Is the fear of loneliness actually causing us to feel lonely?
Many of us are afraid of being lonely. But why is that? And even more important, how does that fear affect our actions? Maybe this fear is actually the main cause of our suffering?
First of all, we might need to redefine what being lonely actually means. There is a difference between feeling disconnected from folks around us and being at home by ourselves. In both cases, we might feel alone, but for different reasons.
If we feel lonely around friends and loved ones, we might want to ask ourselves, “What connects me with these people?”
It’s one thing to go to a bar and have small talk with a stranger and another to spend time with someone we actually care about. But to care about someone, we also need to care about something.
Spending time on our own creates space to find out what we really care about. Some folks find joy in reading books, others like to play an instrument, and, believe it or not, a few like to talk about politics.
There is nothing nicer than being around people who share similar interests and passions. But what happens if our fear of loneliness stops us from being ourselves?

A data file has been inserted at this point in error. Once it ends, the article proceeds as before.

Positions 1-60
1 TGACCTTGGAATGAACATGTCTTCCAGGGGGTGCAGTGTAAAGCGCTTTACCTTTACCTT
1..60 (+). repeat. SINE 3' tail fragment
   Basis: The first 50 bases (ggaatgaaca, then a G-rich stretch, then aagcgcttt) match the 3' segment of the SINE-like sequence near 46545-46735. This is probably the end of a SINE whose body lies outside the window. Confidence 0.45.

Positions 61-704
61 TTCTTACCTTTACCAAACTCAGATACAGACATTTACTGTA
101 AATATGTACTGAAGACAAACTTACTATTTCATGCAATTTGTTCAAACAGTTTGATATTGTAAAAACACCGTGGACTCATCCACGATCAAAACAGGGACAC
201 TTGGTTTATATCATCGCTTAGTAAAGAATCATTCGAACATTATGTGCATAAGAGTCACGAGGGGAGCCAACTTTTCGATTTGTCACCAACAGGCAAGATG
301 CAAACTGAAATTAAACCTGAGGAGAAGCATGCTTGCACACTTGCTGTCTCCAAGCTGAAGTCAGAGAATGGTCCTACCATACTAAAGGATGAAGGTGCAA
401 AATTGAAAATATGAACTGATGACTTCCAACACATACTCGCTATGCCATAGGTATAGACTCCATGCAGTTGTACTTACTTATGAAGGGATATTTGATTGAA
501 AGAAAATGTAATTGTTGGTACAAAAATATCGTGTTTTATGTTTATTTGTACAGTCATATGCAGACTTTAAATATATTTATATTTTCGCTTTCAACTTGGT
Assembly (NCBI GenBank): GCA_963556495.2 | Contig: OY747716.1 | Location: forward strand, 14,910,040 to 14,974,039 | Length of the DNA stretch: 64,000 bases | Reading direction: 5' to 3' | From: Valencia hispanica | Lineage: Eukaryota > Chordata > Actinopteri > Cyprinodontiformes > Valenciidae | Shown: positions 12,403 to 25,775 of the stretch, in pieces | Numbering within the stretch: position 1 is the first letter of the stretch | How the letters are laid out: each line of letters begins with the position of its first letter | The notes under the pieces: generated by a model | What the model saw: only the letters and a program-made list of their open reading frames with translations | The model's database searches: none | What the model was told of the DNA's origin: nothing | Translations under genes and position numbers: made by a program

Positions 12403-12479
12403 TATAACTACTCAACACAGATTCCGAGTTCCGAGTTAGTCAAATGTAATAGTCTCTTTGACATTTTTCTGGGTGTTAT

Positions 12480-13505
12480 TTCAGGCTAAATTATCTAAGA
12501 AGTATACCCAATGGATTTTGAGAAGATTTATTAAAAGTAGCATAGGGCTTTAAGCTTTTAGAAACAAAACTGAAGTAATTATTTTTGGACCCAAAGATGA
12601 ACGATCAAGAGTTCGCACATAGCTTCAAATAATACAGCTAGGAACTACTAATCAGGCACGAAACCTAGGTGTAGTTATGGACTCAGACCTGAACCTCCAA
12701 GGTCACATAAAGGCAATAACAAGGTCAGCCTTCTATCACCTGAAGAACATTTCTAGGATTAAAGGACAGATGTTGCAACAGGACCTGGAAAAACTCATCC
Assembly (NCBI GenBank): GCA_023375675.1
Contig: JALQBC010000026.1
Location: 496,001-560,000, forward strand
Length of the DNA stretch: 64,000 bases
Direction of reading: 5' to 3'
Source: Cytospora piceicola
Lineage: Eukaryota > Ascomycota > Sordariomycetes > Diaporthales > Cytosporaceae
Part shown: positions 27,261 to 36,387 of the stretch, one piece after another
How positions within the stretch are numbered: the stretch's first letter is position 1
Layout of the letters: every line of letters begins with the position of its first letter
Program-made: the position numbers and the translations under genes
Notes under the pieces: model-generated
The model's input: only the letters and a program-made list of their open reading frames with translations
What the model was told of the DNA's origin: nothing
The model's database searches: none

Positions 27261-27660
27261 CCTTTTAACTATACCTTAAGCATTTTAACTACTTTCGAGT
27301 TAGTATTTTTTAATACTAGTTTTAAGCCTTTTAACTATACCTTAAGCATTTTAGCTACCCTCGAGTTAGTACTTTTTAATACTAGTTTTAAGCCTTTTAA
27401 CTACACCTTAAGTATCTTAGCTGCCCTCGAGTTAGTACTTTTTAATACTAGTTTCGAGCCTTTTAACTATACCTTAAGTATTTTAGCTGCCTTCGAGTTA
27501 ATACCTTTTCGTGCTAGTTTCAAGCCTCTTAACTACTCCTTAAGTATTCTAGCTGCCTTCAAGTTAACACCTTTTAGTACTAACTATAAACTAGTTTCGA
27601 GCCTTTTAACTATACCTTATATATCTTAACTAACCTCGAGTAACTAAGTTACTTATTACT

In that case, we might end up with others who are also afraid of loneliness. There is an app for folks who feel this way; it’s called Tinder.
Don’t get me wrong, there is nothing wrong with dating apps, but if we use these apps to escape loneliness, we might end up feeling lonelier than ever before (while being with someone who feels the same way).
So, what can we do instead?
It might sound counterintuitive, but the best way to overcome loneliness is to celebrate it. As long as we are scared of loneliness, we will be at the mercy of those less scared of being lonely.
The more we can enjoy spending time with ourselves, the more fun it will be for others to be around us. Once we discover our passions, we are able to connect with others in more meaningful ways.
Reading books, listening to music, or practicing yoga are activities that we can enjoy without anyone else, but, at the same time, these actions create experiences that we can share with others. These hobbies make us who we are and invite folks into our lives who also enjoy these things.
As I was thinking about this paradox, I found this clip on YouTube that beautifully explains how our fear of loneliness is actually a self-fulfilling prophecy. I hope you enjoy watching it. May it be of benefit!